Fingerprint scanning to secure mobile phones and laptops has brought the technology into everyday use – but that doesn’t mean it is either the most secure or appropriate biometric solution.
There is a broad range of techniques for biometric authentication. While fingerprint scanning is appropriate for its small sensor size and portability, other scanners may also measure body attributes such as the shape of the iris, geometry of the face, shape of the hand, speech patterns, and even a person’s gait.
Growing demand for mobile biometrics will drive market growth at nearly 41 per cent annually to 2022, according to.
To be effective, biometrics solutions must be technologically robust, able to be embedded into a range of applications, and cost-effective enough to suit the application for which they are intended.
Physical access security solutions, for example, may be more expensive than fingerprint scanners but they may also be large enough to incorporate scanners that either offer higher accuracy or scan larger body parts.
A more accurate biometric
Fujitsu has been a leader in biometric security for more than two decades, offering a range of biometric scanners and a complete identity and access management (IAM) solution that has enabled businesses to use policies to secure and protect sensitive information, devices, and physical facilities.
For instance, one cutting-edge biometric technique establishes a user’s identity by reading the patterns of veins in their palm.
These patterns are unique to an individual and because they are inside a person’s body they are all but impossible to forge and, as such, a highly reliable form of authentication for even the most secure applications – including access to secure data centres, restricted facilities, remote sites, and more.
Palm vein scanners read around 5 million reference points and can confirm or deny identity within one second. This makes them the most accurate biometric technique on the market, with a false acceptance rate of less than 0.00001% (1 in 10 million) and a false rejection rate of 1 in 10,000.
The technology’s design also offers a number of appealing usage benefits. For example, palm scanners are small enough to function as standalone units, so they can be easily integrated into nearly any existing access-control environment.
Enrolment of users takes under 10 seconds and the optical scanning process doesn’t require users to touch the reader – increasing hygiene and reducing the chance of cross-contamination in high-traffic or high-risk environments.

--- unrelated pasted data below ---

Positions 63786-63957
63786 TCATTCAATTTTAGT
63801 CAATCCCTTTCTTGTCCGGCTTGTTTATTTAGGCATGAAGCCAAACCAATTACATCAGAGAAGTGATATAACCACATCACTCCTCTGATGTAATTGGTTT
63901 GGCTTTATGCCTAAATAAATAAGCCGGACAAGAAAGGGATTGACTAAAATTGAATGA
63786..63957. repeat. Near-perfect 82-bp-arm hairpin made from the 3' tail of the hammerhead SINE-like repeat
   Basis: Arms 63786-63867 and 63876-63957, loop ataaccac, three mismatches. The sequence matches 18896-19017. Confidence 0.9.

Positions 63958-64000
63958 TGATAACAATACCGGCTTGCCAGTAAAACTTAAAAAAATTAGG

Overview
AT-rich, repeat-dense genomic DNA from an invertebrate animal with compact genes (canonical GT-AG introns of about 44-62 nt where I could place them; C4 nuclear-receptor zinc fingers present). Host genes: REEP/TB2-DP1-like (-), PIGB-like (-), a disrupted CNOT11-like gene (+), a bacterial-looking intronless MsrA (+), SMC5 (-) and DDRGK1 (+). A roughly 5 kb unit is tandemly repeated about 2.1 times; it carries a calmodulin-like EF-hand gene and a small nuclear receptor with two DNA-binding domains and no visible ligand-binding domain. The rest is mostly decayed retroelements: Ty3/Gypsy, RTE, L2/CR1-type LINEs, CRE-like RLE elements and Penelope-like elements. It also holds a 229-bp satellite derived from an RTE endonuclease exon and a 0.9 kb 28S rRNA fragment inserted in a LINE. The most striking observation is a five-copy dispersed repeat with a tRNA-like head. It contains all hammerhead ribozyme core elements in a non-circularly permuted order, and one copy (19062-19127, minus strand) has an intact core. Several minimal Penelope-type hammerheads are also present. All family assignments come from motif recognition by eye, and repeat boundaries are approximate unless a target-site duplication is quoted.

Your hand is your key
While the sensitivity and effectiveness of biometric security is critical, its real value is determined by its use in a range of cases.
Physical access control is a natural use case for biometrics, both for physical door access control and access to secure storage lockers and similar facilities.
“Palm vein scanning is effective anywhere you want to physically protect entry,” Fujitsu Australia Limited national channels and distribution manager, Derek Walker says, “but it is equally as effective anywhere you have valuable data that you want to restrict access to.”
Broader usage depends on low-powered biometric readers that are effective and small enough to be incorporated in a range of other equipment. Fujitsu’smeet this requirement by offering a range of form factors to suit every application.
They include PalmSecure ID Match – a multi-factor authentication (MFA) solution that combines palm vein reading with ID cards and badges – as well as the PalmSecure PSN900 modular unit and Windows 10-based Tablet P728.
Fujitsu is also building PalmSecure readers into itsof laptops and Ultrabooks, and has PalmSecure-enabled computer mice that put palm scanning in the place where many users’ hands rest throughout their workdays.
The technology can easily be integrated into other applications. A tiny USB-connected palm vein reader allows integration with third-party products and the PalmSecure software development kit (SDK) allows application developers to integrate palm vein authentication into any application where user authentication is critical.
The flexibility of PalmSecure has already seen it adopted in a range of customer environments. For example, cleaning services provider, Menzies Group, hasin 40 sites to track its 1200 employees’ working hours and automate payroll processes across hundreds of sites.
Broader uptake of the technology will allow palm vein scanning to become a regular part of the digital workflow and create significant new opportunities for integrators to offer customers significantly improved user authentication models.
The technology can be used to sign into desktops, laptops, and tablets, with a comprehensive IAM infrastructure ensuring identity information can be centrally managed using Microsoft Active Directory or other directory-services platforms.
Broad usage of PalmSecure-enabled mice, for example, would enable seamless continuous user authentication – a cutting-edge authentication method that quietly re-scans the user’s palm at regular intervals while they are working. This quickly detects a change of user and stops potential security breaches before they happen.
Biometric authentication has a bright future ahead of it, and Fujitsu is committed to ensuring PalmSecure becomes part of that future. Implemented correctly, better security truly is in your hands.
For further information, please contact Derek Walker (email@example.com).